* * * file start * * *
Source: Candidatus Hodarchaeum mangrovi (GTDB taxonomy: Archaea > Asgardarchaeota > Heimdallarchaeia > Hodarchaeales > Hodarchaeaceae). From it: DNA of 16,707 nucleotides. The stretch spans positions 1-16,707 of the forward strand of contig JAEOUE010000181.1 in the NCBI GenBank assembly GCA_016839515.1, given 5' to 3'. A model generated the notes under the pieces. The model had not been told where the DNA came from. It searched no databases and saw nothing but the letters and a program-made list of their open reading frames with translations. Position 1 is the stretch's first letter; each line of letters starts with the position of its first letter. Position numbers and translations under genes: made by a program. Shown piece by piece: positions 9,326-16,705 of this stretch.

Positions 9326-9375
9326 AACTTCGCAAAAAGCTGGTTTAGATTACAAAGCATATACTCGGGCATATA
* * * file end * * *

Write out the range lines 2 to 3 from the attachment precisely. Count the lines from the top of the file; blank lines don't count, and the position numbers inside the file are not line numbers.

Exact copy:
Positions 9326-9375
9326 AACTTCGCAAAAAGCTGGTTTAGATTACAAAGCATATACTCGGGCATATA